Champagne production is one of the most technically challenging and detailed versions of winemaking. Perhaps because of this, the men and women who oversee its production are referred to as the chef de cave instead of the winemaker—a nod to the craftsmanship that goes into blending and bottling Champagne.
Like all wine, Champagne begins with harvested grapes that are crushed and fermented, resulting in a highly acidic still wine known as a vin clair, or base wine. These base wines—typically made from one of Champagne's three grapes (Chardonnay, Pinot Noir and Pinot Meunier)—are themselves blended together to create a final still wine that will become the Champagne. Larger producers will sometimes vinify and blend hundreds of base wines, each produced from fruit sourced from different areas throughout the region.
The final blend is then bottled along with a mix of yeast and sugar, known as the liqueur de tirage. The yeast and sugar fuel a second alcoholic fermentation and the creation of the bubbles. Next the wines are aged: non-vintage Champagne for at least 15 months before release and vintage bottlings for at least three years, though many producers significantly increase these aging times.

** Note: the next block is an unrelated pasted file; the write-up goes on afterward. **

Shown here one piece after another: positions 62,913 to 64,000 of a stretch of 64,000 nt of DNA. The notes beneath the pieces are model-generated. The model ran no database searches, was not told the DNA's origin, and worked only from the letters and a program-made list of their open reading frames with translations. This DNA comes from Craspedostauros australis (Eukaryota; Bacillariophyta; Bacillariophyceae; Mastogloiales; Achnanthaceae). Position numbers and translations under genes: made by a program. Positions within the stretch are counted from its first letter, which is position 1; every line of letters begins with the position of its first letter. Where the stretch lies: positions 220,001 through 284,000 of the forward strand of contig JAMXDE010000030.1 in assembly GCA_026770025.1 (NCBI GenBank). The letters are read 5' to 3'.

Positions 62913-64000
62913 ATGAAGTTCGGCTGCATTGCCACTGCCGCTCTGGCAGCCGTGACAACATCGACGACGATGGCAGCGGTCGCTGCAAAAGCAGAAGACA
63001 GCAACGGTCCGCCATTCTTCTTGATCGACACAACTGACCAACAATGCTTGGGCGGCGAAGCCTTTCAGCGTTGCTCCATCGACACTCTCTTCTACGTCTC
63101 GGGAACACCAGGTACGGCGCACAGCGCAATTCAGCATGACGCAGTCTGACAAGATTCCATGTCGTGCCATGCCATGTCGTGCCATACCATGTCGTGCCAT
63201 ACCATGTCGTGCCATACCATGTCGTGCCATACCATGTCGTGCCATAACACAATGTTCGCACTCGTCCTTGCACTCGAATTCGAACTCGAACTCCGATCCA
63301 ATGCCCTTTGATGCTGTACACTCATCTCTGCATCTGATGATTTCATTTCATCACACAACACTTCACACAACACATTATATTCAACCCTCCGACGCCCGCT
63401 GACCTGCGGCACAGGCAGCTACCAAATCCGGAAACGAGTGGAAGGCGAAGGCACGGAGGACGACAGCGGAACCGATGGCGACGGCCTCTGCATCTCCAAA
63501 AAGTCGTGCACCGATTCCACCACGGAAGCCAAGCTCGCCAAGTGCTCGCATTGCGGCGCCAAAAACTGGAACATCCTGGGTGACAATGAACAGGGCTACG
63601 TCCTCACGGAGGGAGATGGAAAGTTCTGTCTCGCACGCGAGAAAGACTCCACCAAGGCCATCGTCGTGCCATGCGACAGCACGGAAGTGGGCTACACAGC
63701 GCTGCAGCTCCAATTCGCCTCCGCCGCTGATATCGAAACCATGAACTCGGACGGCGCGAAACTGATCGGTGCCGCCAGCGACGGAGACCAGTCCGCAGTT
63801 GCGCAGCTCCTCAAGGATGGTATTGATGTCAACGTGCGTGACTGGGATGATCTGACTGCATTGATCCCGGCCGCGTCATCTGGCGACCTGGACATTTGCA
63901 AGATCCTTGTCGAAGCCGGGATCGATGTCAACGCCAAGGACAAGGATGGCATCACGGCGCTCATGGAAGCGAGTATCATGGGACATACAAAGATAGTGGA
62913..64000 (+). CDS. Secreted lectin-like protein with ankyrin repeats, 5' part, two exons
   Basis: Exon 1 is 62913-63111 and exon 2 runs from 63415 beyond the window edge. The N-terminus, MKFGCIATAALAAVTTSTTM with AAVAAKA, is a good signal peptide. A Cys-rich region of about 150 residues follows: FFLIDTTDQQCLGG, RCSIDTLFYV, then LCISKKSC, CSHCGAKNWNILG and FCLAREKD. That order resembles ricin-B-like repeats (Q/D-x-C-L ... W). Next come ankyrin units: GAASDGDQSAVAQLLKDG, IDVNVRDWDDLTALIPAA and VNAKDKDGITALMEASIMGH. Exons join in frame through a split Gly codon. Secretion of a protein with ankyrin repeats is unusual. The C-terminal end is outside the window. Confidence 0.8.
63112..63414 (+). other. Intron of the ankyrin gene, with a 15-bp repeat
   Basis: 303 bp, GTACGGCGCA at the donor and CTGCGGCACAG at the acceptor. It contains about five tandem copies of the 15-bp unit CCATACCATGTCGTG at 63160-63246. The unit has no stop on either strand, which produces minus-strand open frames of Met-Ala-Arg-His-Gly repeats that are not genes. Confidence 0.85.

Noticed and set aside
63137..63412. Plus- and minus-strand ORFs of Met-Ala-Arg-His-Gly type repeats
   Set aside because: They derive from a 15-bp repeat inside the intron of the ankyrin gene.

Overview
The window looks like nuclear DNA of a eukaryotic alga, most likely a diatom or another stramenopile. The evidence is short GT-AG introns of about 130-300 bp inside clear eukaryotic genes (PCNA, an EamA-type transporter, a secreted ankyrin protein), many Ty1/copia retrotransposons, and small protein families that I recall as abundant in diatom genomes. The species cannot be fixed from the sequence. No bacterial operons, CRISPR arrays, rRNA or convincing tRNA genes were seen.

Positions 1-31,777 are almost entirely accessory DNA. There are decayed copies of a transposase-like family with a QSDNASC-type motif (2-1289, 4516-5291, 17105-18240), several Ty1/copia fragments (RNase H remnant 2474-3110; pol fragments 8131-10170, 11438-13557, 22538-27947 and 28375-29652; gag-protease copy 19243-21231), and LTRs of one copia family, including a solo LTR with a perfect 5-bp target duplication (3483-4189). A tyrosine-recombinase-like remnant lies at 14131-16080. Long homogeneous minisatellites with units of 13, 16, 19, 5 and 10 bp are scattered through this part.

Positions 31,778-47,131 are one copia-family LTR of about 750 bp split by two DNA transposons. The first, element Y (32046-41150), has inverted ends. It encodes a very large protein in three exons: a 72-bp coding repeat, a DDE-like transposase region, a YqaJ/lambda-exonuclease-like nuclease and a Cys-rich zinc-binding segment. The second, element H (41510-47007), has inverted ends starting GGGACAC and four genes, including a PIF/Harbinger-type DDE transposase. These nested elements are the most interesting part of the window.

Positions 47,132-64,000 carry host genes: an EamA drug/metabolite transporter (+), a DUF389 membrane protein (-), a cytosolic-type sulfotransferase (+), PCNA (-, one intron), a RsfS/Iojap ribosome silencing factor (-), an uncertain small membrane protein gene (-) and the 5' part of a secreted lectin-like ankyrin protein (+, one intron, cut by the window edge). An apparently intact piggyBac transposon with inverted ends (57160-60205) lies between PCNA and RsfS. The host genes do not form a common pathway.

After aging, any lees or sediment left over from the liqueur de tirage are slowly moved to the neck of the bottle, a process known as riddling. Riddling was traditionally conducted by hand, but now most producers rely on large machines called gyropalettes for this labor-intensive process.
The final stage of Champagne production is disgorgement and dosage. In disgorgement, the neck of the bottle is frozen, and the frozen sediment, galvanized by the bottle's pressure, is shot out of the bottle. The bottle is then quickly topped off and a small quantity of sugar, known as the dosage, may be added to balance the finished wine.